New laws for drink drivers
DRINK drivers will get more than a fine and loss of licence under strict new laws that took affect yesterday.
High risk drink drivers convicted from August 6 will have an “I” condition for “Interlock” placed on their licence.
This means they will need to install an alcohol ignition interlock in their vehicles by December 2010, on top of any disqualification period and fine.
An alcohol interlock is a breath-testing device connected to the ignition that prevents a vehicle from starting when the driver has a blood alcohol concentration above zero.
Transport Minister Rachel Nolan said her department was committed to making the roads safer and was doing that by targeting drink drivers who had committed serious offences or who had a history of repeat offences.
“Some drink drivers just aren’t getting the message so these devices will force them off the road and if they don’t install an interlock, they will be banned from driving for two years,” Ms Nolan said.
Under new laws passed by parliament in March, the interlock (“I”) licence condition is an additional re-licensing requirement for drink drivers at the completion of their licence disqualification period.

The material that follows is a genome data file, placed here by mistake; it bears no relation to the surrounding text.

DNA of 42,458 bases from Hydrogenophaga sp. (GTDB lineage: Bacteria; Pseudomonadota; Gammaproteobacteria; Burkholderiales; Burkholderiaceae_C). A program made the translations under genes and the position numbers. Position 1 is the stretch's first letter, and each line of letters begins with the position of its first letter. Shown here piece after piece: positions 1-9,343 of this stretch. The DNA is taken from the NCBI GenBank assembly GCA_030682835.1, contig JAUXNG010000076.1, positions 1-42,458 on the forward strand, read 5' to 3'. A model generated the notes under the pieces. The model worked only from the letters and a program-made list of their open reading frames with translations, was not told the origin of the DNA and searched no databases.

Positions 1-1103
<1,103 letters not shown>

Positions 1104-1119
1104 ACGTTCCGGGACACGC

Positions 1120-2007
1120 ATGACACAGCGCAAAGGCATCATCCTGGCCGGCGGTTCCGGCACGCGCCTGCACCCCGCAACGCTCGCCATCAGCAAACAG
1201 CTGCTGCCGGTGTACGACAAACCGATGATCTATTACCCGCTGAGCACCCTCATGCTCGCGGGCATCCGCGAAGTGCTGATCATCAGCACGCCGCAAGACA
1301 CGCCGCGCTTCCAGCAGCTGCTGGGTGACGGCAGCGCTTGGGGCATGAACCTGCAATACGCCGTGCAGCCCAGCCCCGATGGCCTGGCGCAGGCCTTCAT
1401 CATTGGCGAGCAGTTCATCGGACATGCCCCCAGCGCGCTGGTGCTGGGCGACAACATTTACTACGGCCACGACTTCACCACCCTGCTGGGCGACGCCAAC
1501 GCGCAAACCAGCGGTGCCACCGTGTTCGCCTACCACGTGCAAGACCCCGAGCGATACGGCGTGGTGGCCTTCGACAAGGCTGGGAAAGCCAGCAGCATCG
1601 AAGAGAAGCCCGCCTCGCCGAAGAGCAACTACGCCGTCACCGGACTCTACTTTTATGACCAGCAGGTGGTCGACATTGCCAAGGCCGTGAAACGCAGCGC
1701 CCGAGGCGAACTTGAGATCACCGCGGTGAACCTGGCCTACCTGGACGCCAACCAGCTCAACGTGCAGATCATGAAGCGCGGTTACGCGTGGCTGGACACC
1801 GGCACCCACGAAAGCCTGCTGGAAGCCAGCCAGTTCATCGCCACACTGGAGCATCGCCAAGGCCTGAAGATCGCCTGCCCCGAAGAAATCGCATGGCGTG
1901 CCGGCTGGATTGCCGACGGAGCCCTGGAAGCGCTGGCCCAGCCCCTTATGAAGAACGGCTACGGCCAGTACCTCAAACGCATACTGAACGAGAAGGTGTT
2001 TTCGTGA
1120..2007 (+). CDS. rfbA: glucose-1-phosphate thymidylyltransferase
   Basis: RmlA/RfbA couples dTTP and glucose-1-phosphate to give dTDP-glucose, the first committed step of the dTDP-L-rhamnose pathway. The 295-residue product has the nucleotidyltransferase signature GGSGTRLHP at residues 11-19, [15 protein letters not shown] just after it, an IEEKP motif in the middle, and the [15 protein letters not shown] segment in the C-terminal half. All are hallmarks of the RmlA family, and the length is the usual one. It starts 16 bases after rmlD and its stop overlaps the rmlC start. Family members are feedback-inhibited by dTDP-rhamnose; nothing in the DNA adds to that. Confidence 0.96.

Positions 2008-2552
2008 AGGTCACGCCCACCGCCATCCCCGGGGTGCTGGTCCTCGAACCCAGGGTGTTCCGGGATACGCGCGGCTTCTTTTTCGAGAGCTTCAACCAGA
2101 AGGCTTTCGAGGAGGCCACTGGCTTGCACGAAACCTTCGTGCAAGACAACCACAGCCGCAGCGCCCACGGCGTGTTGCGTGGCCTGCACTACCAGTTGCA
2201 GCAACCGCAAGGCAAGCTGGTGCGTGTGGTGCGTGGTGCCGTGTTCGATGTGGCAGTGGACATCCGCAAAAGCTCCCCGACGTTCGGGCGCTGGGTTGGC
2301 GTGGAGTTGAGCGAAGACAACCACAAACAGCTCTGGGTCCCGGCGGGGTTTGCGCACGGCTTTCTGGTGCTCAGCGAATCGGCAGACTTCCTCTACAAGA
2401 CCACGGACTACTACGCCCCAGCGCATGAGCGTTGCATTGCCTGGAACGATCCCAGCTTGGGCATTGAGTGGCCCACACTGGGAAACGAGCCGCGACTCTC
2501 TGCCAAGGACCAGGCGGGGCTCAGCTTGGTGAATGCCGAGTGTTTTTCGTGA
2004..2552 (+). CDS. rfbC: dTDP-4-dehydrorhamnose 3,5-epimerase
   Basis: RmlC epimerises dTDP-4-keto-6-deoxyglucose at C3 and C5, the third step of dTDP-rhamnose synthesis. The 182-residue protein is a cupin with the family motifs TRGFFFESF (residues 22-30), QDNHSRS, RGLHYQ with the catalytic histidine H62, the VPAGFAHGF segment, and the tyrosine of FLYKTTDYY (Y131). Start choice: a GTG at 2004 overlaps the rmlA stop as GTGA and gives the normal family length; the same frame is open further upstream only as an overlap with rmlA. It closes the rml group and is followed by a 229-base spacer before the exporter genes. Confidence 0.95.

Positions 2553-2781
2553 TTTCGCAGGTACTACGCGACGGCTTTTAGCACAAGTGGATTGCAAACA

“At the end of a disqualification period for drink driving, drivers will have an “I” condition attached to their licence for a minimum of 12 months,” Ms Nolan said.
“To get back behind the wheel, these drivers will have to install an interlock at their own expense for the 12 month period.”
The interlock “I” condition will be mandatory for:
First time offenders (within a five year period) with a blood alcohol reading 0.15 or more, driving under the influence of alcohol or failure to supply a specimen for analysis
Offenders convicted of dangerous driving when adversely affected by alcohol
Repeat offenders convicted of two or more drink driving offences of any kind within a five year period.
“In July we introduced new laws requiring all Learner and Provisional drivers to have a zero blood alcohol level regardless of age, and alcohol interlocks are yet another initiative to cut the number of drink drivers on our roads,” Ms Nolan said.
“We’re determined to drive down the number of fatalities caused by irresponsible and reckless behaviour such as drink-driving. Seventy fatalities on our roads last year as a result of crashes involving drink drivers is 70 too many.”